We are three weeks into the race for the parliamentary elections (scheduled for December 6th) and the Venezuelan government has already imposed three over-the-top hurdles for the opposition.
First, the Elections Council (CNE) issued a set of rules establishing a gender quota which they knew the opposition didn’t have. This was a genius move, because the discussion drifted away from the evil and ilegal action itself, and fell over the lap of the sad sausage fest in our ranks, reminiscent of the cast of The Full Monty. Sad, stupid, illegal, and it sent the opposition back to the drawing board.
Then, they barred María Corina Machado from public office for a year. MCM was the congresswoman who stood before President Chavez and called him on the illegal expropriations on national television: “expropriation without payment is stealing.”
That offense to the revolutionary dogma turned her into one of the most abused public figures in Venezuelan politics. She’s had her nose broken, her phones tapped, and her private communications exposed by government officials. She’s been accused of terrorism and conspiracy, and was thrown out of office on a whim – to be replaced by that sad excuse of a spider-pig that is Ricardo Sánchez. She is the counterweight to the misogynist practices of the Venezuelan opposition, those which the CNE first targeted. You may not agree with some of her postures, but she’s come a long way.
Just a couple of days before MCM’s barring from public office, a post by Alejandro Tarre directed me to this interesting interview with political scientist Miguel Angel Martínez Meucci, author of Apaciguamiento (2012) [the book gives an account of Chavez’s consolidation of power during 2001/2004].
In his views of the challenges the Venezuelan opposition faces, he explains that politics have been left out of the game, and that, apart from participating in the elections, we have to deliver a message of rigidness against abuse. As Tarre concludes in his post, “the opposition must be prepared to provide testimonies and postures and clear messages of resistance, because it’s likely that the government will soon initiate the dirtiest and most treacherous electoral campaign of the last 16 years.”
And yes, they have.
A few days after this post, MCM and Enzo Scarano were barred from public office. A measure as clean and transparent as Iris Varela’s hair: the Comptroller General imposed both penalties based on their failure to include non-salary meal tickets in their sworn declarations of patrimony which, as nuts as it may sound, is not even relevant, and it makes sense that it was done this way because it was the fastest way to get it done.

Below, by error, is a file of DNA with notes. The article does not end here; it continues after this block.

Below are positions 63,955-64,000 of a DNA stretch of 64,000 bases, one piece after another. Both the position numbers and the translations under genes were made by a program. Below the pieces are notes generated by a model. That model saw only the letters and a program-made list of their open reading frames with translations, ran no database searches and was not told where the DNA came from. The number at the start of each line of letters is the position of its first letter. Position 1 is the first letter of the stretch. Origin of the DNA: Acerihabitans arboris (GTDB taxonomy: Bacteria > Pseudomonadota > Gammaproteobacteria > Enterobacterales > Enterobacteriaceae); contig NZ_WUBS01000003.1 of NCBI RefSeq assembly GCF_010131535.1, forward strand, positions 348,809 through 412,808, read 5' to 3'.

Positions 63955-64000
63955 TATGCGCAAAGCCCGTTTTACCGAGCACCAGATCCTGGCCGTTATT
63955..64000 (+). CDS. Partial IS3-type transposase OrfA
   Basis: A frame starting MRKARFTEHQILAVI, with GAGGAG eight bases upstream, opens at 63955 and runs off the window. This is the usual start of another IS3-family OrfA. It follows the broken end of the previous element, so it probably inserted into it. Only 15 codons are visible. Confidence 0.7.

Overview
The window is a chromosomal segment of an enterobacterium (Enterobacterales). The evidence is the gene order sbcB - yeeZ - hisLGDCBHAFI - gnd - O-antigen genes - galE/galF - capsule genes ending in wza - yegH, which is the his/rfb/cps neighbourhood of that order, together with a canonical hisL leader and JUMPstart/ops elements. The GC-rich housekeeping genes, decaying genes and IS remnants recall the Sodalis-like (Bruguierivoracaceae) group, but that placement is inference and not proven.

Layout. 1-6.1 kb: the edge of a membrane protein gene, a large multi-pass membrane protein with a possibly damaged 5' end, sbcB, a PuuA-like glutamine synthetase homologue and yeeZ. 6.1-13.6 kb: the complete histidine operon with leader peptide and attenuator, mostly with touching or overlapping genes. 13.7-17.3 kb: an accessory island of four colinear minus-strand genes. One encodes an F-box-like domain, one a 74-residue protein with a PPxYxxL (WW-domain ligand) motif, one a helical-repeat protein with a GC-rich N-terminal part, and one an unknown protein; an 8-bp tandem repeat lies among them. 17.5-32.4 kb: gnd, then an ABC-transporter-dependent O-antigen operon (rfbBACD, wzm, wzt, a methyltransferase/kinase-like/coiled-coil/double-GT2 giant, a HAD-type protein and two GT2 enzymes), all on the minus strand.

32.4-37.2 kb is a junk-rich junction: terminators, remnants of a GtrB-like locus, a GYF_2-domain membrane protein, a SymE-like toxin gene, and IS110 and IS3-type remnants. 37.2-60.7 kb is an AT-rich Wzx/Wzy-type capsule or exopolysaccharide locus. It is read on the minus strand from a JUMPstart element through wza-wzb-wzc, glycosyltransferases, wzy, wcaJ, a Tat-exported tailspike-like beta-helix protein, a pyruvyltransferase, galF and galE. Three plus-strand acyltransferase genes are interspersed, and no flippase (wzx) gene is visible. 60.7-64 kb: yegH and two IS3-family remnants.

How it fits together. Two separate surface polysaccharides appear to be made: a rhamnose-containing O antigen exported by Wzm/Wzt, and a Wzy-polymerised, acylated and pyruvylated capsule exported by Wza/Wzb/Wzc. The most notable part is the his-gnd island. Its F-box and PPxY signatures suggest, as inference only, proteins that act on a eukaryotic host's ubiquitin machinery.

But at the same time it’s absurd, because in these cases they would be barred from being appointed as Ministers or office boys at a Notary Public, but not of being elected by the people to represent them at the National Assembly. You see, the Comptroller doesn’t have the faculty to ban them from popular election posts, as José Ignacio Hernández explains. In theory, they could still run, but we’ll have to see what the CNE and the TSJ have to say about that.
This is yet another taste of what chavismo has done with Venezuelan institutions and division of powers. As Martínez Meucci says, this melding of public powers may be a guarantee that these abuses will not go unpunished in the future. MCM alone may have a human rights case, at least, against ten high-ranking government officials.
There is hardly one person in the whole country who doesn’t believe that the road to overcoming this hung-over version of populism comes by some sort of mixture between elections and strong postures by the opposition (be them protests or just stubbornly running when the government is illegally forbidding you from doing so).
The dilemma the opposition is facing, perhaps, has more to do with a shared opinion between two parties that understand they need each other, but believe the other one doesn’t understand it, and that none is willing to budge. Pretty much like kindergarten, and likely a situation that the opposition and chavismo will eventually have to face as well.
There is no use in losing it just yet, because we’ve got a long ways to go and there are no shortcuts ahead. The government is used to run with more advantages than what it has shown up until now. They will swing with everything they have. And they will make mistakes. There is a good opportunity, but this time around the opposition may need to assume a more aggressive stance (or at least keep its gloves up!).
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